4 Billion people all over the world watched the world cup final on Sunday for the love of the sport The pomp and color made for a great showing as fans screamed their lungs out every time Lionel Messi or Kylian Mbappe touched the ball.
Crypto In Sports
As the masterpiece event played out, Crypto.com was one of the big brands that were displayed in the background. It was a reminder of how much the crypto and financial sector in general had poured into the sport.
Sponsors who are willing to pay are desired by teams and leagues. Crypto companies want users, and by partnering, they hope to benefit from the brand recognition that comes with a logo on a jersey or a moniker atop a stadium.
However, the attraction may be fading. Or, at the very least, it has progressed beyond the stage of infatuation. FTX, Sam Bankman-Fried’s company was a heavyweight in the world of sports sponsorships a few months ago. Its demise has left many sports organizations in need of funding. Furthermore, it has made many players wary of any blockchain collaborations.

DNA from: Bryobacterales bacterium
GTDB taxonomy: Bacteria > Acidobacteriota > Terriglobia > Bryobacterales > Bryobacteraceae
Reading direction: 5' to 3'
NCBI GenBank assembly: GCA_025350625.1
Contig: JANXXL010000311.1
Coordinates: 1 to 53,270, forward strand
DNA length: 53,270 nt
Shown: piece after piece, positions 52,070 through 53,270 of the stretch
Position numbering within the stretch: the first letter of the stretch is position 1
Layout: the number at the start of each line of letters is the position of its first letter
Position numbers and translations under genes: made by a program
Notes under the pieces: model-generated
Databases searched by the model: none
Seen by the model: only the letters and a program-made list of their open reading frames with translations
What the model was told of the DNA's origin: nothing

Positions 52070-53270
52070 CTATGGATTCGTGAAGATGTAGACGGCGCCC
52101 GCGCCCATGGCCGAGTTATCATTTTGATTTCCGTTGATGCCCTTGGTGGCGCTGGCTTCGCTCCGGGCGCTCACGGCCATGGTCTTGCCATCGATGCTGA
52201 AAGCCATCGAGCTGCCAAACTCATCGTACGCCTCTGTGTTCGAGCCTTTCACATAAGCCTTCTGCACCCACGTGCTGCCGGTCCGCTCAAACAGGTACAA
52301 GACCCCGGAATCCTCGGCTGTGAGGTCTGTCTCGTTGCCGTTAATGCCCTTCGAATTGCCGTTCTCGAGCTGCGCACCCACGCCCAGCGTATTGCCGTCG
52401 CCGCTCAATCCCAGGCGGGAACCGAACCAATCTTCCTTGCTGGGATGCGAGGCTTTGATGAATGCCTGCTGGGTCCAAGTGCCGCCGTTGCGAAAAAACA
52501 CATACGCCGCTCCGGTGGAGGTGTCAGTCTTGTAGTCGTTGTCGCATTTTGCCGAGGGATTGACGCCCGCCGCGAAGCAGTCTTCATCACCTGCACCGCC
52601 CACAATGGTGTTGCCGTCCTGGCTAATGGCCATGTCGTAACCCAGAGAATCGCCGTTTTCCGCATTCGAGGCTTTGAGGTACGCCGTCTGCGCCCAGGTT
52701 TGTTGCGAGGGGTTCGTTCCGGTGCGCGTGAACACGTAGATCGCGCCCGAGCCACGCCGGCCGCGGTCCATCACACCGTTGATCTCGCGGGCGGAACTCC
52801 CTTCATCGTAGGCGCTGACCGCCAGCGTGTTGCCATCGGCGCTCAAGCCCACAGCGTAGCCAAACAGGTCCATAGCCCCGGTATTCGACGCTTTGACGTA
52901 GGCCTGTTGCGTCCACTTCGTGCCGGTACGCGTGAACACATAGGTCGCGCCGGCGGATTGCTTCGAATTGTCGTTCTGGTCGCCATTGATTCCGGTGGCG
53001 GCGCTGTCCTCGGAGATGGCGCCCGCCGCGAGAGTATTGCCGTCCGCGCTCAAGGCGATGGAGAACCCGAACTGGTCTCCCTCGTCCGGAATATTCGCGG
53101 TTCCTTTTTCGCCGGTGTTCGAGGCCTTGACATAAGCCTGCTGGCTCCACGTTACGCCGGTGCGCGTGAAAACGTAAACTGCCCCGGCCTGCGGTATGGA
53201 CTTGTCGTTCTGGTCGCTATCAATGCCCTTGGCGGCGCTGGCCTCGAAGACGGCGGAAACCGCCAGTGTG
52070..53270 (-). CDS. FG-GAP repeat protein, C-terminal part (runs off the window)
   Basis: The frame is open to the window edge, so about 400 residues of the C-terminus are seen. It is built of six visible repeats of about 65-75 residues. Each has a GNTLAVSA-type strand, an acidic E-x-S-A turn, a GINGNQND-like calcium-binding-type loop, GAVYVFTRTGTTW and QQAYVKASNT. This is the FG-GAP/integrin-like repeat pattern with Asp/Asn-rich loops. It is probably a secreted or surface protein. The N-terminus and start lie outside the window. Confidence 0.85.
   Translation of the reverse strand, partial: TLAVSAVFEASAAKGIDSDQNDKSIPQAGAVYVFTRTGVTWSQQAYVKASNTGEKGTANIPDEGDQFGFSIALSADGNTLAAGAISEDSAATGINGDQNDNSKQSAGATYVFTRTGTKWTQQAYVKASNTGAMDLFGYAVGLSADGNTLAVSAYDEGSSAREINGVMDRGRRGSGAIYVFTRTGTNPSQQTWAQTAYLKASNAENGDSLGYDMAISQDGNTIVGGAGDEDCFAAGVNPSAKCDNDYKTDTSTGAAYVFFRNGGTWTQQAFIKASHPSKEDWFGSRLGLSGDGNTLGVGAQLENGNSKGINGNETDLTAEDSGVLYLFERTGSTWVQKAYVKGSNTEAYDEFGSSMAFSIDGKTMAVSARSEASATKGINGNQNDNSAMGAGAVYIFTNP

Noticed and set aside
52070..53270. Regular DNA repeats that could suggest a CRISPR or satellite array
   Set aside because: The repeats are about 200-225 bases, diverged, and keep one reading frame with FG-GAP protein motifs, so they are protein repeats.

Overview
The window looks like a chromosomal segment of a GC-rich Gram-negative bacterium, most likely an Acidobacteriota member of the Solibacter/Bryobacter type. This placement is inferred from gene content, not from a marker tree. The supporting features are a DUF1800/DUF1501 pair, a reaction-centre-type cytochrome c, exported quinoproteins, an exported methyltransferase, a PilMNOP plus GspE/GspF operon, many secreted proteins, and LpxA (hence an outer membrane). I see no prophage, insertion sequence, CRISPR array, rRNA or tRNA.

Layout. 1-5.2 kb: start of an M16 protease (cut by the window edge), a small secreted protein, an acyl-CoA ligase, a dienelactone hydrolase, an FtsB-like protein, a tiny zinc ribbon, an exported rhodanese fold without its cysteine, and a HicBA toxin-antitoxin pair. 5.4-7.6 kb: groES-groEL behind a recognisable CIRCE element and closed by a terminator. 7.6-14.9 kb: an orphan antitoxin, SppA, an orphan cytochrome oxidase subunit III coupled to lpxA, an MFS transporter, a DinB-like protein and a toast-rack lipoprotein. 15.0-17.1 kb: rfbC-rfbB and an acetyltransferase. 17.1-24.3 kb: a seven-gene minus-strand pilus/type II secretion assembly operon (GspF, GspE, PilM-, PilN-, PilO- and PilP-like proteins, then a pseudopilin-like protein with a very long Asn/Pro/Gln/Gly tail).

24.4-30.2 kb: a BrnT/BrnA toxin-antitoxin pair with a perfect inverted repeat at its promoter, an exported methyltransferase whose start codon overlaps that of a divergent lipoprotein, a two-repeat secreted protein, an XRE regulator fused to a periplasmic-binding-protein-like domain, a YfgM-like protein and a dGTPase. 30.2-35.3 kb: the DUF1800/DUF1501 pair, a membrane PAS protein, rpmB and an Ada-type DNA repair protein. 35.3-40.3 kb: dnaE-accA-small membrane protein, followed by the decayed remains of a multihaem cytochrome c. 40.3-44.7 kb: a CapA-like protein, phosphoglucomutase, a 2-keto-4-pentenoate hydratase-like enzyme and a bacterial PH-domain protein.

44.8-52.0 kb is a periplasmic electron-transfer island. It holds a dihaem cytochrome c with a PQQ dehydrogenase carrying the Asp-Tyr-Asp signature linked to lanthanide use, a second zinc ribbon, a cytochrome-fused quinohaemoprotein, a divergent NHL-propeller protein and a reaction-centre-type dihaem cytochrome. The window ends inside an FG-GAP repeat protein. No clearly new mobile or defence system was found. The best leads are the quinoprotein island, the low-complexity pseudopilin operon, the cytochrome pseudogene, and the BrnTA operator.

$100M FTX Sports Sponsorships
FTX spent nearly $100 million on sports sponsorships in 2021, according to consulting firm GlobalData. Only Crypto.com ($144 million) and Socios.com ($132 million) came close.
The year 2021 was a watershed moment for sports contracts with cryptocurrency companies.
Once upon a time, Bankman-Fried’s partners included the NBA’s Miami Heat, the University of California at Berkeley’s athletics department, and the Mercedes-AMG Petronas Formula 1 racing team. Those organizations have suspended or canceled their previous commitments. However, even before FTX’s bankruptcy, crypto and sports had a strained relationship. According to GlobalData, the number of deals signed since July is down more than 50% from the first half of 2022. There have also been other break-ups: Amber Group ended its relationship with English soccer team Chelsea FC, and DigitalBits still needs to keep its promises to FC Internazionale Milano SpA, an Italian team.
Are the Partnerships Gone? Not Entirely.
Companies like Crypto.com continue to invest in sports sponsorships, including a $700 million deal for the naming rights to Los Angeles’ former Staples Center and a five-year, $100 million deal with Formula One racing.
Will Crypto.com return to the World Cup in 2026?
Don’t hold your breath. Between a bear market and FTX fallout, all of crypto is injured — and four years is an eternity in such a young industry.
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